A rather swift drop off but for the creamy and robust barley note that is quite lasting.

Thoughts:

For an Australian whisky, this certainly falls on the lighter spectrum, but don’t be deceived by the flavour profile, this dram is intense.  It could do away with the burn and could use a longer tail though.

-Nicholas

Dram Review: Samaroli Ferry to Islay First Edition

[55.1%・NAS・Bottled in 2014・Coilltean Bottling・Limited Release of 300 Bottles]

Nose:

A generous wave of salty oceanic aromas, oysters and seaweed with that creme brûlée note from fresh bourbon casks.  The peat is understated but serves to accentuate the maritime influence.  Light top notes of baby powder stringing out the natural characters of the spirits elegantly, with the smoke and iodine in particular becoming bolder in time.

Palate & Finish:

The strength sets the dram apart from its peers, because it still retains the gentle mouthfeel of an Italian Scotch.  Light apple vinegar with some waxiness, a touch of apple honey collides with a splash of ground black pepper giving rise to ample of gingery spice, the heat steadily and surely provides a warming sensation infused with hints of lemon honey, blackcurrants and blackberries before giving way to a medicinal bitterness, think crushed pills.

Smoked haddock, dried seafood and burnt toast gradually make it to the surface, with the slightly tarry note staying on for a long while.

Thoughts:

A vat of malts from Bunahabhain, Caol Ila and Laphroaig.  Though the back of the label reads “a great peaty whisky, typically Samaroli!”, there is a certain youth that is encapsulated in the dram, despite some traits that feel familiar.  It’s almost as if the student is paying homage to the maestro but at the same time he is exhilarated to finally impart his own vision.

And that is perhaps a sign of greatness to come for A. W. B. ..

-Nicholas

 

Whisky Review: Compass Box “This is not a luxury whisky”

Style: Summer Berries and Cream Chocolate

Nose:

Alluring blue berries dipped in silky milk chocolate on the nose. Honey drizzled on green pears, stewed fruits and more summer berries followed by teasing spice. All sweet and comfy. Then there is a shy, drier facet – acidic limestone and five spices following through, underneath sits a subtle but steady grassy base which gels everything together.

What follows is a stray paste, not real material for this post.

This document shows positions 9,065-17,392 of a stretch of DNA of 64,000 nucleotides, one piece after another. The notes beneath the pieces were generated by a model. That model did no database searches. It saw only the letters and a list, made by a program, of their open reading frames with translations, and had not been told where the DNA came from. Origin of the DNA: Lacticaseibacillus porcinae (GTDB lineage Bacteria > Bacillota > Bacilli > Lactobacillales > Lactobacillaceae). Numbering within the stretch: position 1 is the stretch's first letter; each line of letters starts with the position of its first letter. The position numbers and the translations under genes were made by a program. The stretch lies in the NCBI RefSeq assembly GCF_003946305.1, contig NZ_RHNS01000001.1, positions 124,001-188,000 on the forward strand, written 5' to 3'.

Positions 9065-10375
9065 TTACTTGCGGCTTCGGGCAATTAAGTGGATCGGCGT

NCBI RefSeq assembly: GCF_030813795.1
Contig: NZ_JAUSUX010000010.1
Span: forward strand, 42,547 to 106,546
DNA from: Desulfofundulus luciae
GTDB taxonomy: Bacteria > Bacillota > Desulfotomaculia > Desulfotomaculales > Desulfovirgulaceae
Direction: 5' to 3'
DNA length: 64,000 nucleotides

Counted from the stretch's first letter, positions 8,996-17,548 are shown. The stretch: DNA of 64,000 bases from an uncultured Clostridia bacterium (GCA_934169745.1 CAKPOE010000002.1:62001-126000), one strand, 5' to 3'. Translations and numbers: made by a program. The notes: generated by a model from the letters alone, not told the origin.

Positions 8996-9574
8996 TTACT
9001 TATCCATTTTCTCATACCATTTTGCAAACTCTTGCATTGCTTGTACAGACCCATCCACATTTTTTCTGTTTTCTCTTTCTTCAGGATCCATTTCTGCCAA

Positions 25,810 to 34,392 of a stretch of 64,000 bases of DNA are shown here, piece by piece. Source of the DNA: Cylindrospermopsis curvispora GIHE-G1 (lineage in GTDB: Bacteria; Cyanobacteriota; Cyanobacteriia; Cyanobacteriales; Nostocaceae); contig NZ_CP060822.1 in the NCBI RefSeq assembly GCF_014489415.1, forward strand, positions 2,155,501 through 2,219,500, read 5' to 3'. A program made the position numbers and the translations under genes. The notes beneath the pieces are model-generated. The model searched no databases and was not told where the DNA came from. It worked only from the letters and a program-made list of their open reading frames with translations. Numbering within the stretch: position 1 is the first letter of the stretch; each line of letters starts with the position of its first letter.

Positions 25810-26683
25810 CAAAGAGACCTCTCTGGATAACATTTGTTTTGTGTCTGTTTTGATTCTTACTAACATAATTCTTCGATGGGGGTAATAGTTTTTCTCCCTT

Palate:

Satisfying mix of fragrant fruits and creamy chocolate on the palate. More fresh and ripe blueberries, cooked fruits and berry compote simmering in a delicious pool of melted milk chocolate. Soft but bright grassy tone lights up the rhythm, vanillic cereal grains dripping with waxy honeycomb. Very nice. Peppermint spice powers through and carries rich and oily sweetness to the end. Blackcurrants, nutella finishes with a touch of toasted oak and crystallized barley sugar.

Finish:

Thick blue berries yogurt stays on, malt biscuit finishes with a light peppermint note.

Thoughts:

What an eye dazzling whisky we have here. Sherry dried fruits are nicely honed by dignified, waxy grains while the delicate grassy undertone gives out a positive vibe. Glamorous creamy texture, beautiful layerings, can’t complain really… By the way yes, this is a luxury whisky, here’s the component breakdown – 79% 19 years old first fill sherry butt Glen Ord, 17% 40 years old Strathclyde and 4% 30 years old Caol Ila. I think each component can fetch quite a bit of fortune these days. This blended scotch is bloody brilliant.

☆☆ [Highly Recommended]

[53.1% • 2015 Bottled • Blended Whisky • No Age Statement • Non Chill Filtered • Natural Colour • Limited Release • 4992 Bottles • **]

Dram Review: Heartwood The Beagle 5

[62.4%・NAS・Bottled in 2017・Limited Release of 175 Bottles]

Nose:

The casks give off an earthy and oaky vibe, the brute strength is obviously there.  It’s syrupy, presumably a product of involvement from the thicker textured casks with a prominent fortified wine led acidity; but otherwise it’s held quite tightly and requires some time for the richness to open up.

Palate & Finish:

A sticky and chewy drop.  Maraschino cherries and glazed strawberries with a good oomph of heat and plenty of minerals and tannins.  The delivery stretches on, date pudding served with fresh cream.  Rather umami towards the end.

Thoughts:

I am always intrigued by Mr. Duckett’s works, more so with his vatted malts and especially when he has had to actively tweaked the flavours.

The Beagle 5 definitely benefitted from having its different components.  Individually I suspect the casks may all be somewhat unbalanced and flawed but collectively this is a coherent expression.  I’m not sure though if it would have worked still if not for Tim’s unique ways of loving..

-Nicholas